Basic Layout, Design and Planning for Tree Houses
Construction of safe, reliable and fun tree houses depends greatly on the planning, design and layout of the tree house construction site. On this page Tree Top Builders shows you how to effectively plan for tree house construction, how to design your tree house site and how to layout (measure or "map") the trees that you plan to use to support your tree house.
Starting the Tree House Design and Build Process
Once you have selected a potential site for your tree house, it is time to gather some initial information to assist with tree house design. Since there are only a handful of experienced tree house builders around, you may need to pay a significant fee to have a site visit to select a site, depending on your distance from us. If you want to build the tree house yourself, or you want to get a ballpark cost from us without paying travel costs, then it will help us if you go through the steps on this page and send us the information.
Hiring a local Consulting Arborist
It may be prudent to have the trees checked out by an arborist, especially if you have any doubts about their health or structural integrity. To hire a local consulting arborist, you should expect a fee of about $250. It may be higher for multiple trees, and if tree work is needed, you should expect much higher costs. It is better to spend this amount prior to designing and laying out the tree house to make sure that you have the best information about the trees you are going to build your tree house in. Make sure that your consulting arborist will be giving you a written tree analysis, and make sure you send this tree analysis to us so that we have the information too before we tell you what we can build in the tree(s).
Measuring your trees
After selecting the tree house construction site, please measure the circumference in inches of each tree that is in or near the tree house site. For the example below, simply wrap your measuring tape around tree 1 and record the inches. Then do the same for tree 2, 3, and 4. Next, for tree houses with multiple trees, measure the distances between each of the trees. Here is an example:
Take these measurements between the closest points of the trees, or inside to inside. Ideally, you take these measurements from the height where the tree house will be built. If not possible, get as close as you can safely. For tree houses with 3 trees, you will need 3 measurements. For tree houses with 4 trees, like the example above, you will need 6 measurements for the lengths of A, B, C, D, and the diagonals E and F.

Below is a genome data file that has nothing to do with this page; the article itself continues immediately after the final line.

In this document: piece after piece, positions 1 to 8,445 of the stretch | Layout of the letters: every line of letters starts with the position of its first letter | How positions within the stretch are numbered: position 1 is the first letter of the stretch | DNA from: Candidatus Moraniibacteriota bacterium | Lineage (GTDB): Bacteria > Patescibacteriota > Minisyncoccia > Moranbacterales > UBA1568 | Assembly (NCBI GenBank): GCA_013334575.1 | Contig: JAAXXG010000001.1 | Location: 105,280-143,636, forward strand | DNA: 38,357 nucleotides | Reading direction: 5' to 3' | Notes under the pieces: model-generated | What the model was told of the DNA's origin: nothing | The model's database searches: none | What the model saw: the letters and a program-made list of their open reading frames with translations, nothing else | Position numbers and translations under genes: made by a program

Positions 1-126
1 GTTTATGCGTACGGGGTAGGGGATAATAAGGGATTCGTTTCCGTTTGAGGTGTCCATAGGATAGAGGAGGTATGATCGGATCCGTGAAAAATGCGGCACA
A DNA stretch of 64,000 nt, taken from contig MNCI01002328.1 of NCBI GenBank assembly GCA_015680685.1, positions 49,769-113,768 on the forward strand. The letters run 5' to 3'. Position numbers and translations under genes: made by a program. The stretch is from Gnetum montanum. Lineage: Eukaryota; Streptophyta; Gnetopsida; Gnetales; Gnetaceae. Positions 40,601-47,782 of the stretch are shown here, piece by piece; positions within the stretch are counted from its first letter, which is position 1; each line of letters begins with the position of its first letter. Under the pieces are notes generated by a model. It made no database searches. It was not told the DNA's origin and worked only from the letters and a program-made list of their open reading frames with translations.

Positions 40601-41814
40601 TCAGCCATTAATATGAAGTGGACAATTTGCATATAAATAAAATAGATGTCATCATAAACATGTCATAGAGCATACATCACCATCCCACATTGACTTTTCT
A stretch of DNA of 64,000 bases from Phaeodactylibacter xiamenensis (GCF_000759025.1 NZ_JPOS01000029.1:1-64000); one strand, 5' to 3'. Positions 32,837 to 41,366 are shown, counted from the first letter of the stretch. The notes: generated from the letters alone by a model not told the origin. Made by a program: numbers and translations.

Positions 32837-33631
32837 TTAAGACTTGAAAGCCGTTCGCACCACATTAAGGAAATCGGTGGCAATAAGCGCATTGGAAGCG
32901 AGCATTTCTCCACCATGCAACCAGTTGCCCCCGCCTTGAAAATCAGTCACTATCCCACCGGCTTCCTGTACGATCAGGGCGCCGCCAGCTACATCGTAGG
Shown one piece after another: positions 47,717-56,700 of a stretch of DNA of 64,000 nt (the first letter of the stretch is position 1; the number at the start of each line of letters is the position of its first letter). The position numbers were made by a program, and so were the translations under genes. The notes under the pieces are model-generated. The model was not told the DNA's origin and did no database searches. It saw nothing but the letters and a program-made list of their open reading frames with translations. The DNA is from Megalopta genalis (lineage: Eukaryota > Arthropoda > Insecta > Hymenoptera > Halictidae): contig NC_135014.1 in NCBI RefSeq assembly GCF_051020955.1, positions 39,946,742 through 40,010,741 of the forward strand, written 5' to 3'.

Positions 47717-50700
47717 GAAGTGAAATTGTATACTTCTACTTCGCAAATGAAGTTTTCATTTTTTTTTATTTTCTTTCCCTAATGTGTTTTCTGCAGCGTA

After receiving your measurements, we can start to structurally design your tree house. Here is the continued example from above.
Take pictures of the tree house trees
The pictures will show us the approximate lean of each trunk and branch location. That will help us to design the tree house within the natural structure of your trees. The pictures need not be sent in high resolution. Take pictures from different angles and put something into the photo for scale if possible (lean a 6' stepladder against one tree).
Should I Pay for a Tree House Site Visit Anyway?
Maybe. In the case of complex tree houses or when there are several locations to choose from, it makes more sense to hire us to visit your site. Alternatively, you may consider attending one of our tree house classes - where we cover the general tree house building process.
Tree Top Builders can quickly layout each tree house site and help you envision each one so that you can decide based upon greater knowledge. However, if the tree house is simple, such as a tree house with only one tree, and you are far away, then it is probably not necessary to have us visit the site first - it will be cheaper and just as good for you to hire a local arborist rather than paying us for an initial site visit. Whatever your decision; proper layout, design and planning will greatly improve your chances for a long-lasting, safe and enjoyable tree house. If you're not sure about any of these details, please contact us or call us to discuss your particular tree house situation.